to believe in "any sort of spirit,
God or life force".
1 Definitions and types
1.2 Implicit vs. explicit
1.3 Positive vs. negative
1.4 Definition as impossible or impermanent
1.5 Pragmatic atheism
2.1 Epistemological arguments
2.2 Metaphysical arguments
2.3 Logical arguments
2.4 Reductionary accounts of religion
2.5 Atheism, religions and spirituality
Atheism and negative theology
3 Atheistic philosophies
Religion and morality
4.1 Association with world views and social behaviors
4.3 Divine command
4.4 Criticism of religion
6.1 Early Indic religion
6.2 Classical antiquity
Early Middle Ages
Early Middle Ages to the Renaissance
6.4 Early modern period
6.5 Since 1900
6.6 Other developments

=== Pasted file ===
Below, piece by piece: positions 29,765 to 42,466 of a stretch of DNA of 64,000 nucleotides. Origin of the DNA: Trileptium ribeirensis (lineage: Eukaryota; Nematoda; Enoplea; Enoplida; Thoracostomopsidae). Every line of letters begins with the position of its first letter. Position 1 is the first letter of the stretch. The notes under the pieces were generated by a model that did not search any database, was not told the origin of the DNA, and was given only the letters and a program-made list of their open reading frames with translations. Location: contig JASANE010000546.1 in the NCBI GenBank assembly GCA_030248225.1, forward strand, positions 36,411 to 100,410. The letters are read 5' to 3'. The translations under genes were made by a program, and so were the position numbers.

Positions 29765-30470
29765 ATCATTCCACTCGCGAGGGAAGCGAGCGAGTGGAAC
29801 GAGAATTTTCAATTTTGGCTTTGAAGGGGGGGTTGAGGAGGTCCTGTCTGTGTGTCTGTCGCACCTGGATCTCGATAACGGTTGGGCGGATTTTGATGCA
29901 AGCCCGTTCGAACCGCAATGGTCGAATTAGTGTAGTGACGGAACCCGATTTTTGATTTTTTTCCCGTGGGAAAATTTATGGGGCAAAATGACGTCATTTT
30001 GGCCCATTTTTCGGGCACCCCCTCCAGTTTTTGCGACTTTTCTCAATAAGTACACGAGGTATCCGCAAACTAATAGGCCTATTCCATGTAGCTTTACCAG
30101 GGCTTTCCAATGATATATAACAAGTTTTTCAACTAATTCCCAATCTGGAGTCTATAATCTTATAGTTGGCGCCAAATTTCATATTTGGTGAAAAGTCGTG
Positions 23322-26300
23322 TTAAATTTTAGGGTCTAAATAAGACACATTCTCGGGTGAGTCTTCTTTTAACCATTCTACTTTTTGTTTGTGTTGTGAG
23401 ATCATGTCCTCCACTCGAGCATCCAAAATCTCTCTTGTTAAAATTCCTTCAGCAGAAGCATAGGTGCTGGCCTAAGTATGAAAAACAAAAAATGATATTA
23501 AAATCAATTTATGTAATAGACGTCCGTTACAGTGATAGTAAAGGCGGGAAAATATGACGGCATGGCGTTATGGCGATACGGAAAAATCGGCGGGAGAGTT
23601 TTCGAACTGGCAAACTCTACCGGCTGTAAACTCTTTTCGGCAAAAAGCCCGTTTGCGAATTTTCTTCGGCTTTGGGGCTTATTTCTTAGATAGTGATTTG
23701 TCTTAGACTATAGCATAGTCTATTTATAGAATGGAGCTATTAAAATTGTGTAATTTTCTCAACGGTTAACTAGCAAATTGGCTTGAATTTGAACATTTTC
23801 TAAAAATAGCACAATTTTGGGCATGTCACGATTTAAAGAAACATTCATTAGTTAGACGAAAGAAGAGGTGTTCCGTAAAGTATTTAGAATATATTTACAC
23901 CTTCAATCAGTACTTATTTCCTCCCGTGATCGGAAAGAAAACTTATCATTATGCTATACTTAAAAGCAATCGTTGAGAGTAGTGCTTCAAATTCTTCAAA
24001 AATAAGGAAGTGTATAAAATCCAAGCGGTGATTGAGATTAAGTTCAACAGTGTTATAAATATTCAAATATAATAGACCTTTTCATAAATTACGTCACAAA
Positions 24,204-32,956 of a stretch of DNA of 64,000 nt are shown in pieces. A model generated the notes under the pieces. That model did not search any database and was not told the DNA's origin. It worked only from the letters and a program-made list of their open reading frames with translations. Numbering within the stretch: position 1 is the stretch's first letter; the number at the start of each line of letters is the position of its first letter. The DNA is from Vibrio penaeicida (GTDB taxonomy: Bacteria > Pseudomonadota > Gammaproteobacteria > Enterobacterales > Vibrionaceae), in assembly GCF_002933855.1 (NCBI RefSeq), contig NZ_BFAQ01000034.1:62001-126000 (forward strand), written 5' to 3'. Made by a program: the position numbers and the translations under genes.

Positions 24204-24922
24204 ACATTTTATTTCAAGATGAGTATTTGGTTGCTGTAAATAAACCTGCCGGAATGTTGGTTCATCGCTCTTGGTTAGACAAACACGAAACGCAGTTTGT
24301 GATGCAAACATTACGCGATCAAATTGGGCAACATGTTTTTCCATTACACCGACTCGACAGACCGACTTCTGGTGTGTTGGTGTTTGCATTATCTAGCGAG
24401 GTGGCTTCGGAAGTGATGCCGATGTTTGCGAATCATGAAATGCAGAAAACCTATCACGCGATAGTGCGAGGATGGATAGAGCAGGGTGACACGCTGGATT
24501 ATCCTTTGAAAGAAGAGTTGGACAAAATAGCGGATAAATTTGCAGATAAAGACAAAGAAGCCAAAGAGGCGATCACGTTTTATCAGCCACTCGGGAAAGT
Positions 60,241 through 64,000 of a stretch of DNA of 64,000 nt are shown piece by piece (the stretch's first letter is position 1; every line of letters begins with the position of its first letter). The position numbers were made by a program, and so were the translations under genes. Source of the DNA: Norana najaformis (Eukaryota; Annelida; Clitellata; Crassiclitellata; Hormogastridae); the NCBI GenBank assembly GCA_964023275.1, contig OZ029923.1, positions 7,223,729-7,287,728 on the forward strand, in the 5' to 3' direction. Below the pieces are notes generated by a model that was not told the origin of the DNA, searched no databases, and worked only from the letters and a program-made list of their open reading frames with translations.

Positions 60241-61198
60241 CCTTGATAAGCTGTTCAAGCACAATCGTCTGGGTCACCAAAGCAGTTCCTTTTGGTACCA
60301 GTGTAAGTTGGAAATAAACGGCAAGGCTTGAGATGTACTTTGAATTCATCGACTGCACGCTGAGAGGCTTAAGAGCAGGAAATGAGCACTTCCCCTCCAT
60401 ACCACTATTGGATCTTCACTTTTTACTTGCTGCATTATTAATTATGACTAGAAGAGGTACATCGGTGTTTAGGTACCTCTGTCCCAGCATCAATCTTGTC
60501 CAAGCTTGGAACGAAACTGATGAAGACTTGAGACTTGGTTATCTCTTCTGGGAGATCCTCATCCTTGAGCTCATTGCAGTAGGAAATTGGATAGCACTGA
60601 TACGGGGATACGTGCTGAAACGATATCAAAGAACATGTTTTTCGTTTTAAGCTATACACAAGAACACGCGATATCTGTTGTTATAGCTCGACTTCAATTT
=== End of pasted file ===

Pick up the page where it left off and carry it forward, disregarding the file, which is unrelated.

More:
6.7 New Atheism
7.4 United States
7.5 Arab world
7.6 Wealth and education
7.7 Attitudes toward atheism
8 See also
11 Further reading
12 External links
Definitions and types
A diagram showing the relationship between the definitions of
weak/strong and implicit/explicit atheism.
Explicit strong/positive/hard atheists (in purple on the right) assert
that "at least one deity exists" is a false statement.
Explicit weak/negative/soft atheists (in blue on the right) reject or
eschew belief that any deities exist without actually asserting that
"at least one deity exists" is a false statement.
Implicit weak/negative atheists (in blue on the left), according to
authors such as George H. Smith, would include people (such as young
children and some agnostics) who do not believe in a deity but have
not explicitly rejected such belief.
(Sizes in the diagram are not meant to indicate relative sizes within
Writers disagree on how best to define and classify atheism,
contesting what supernatural entities are considered gods, whether it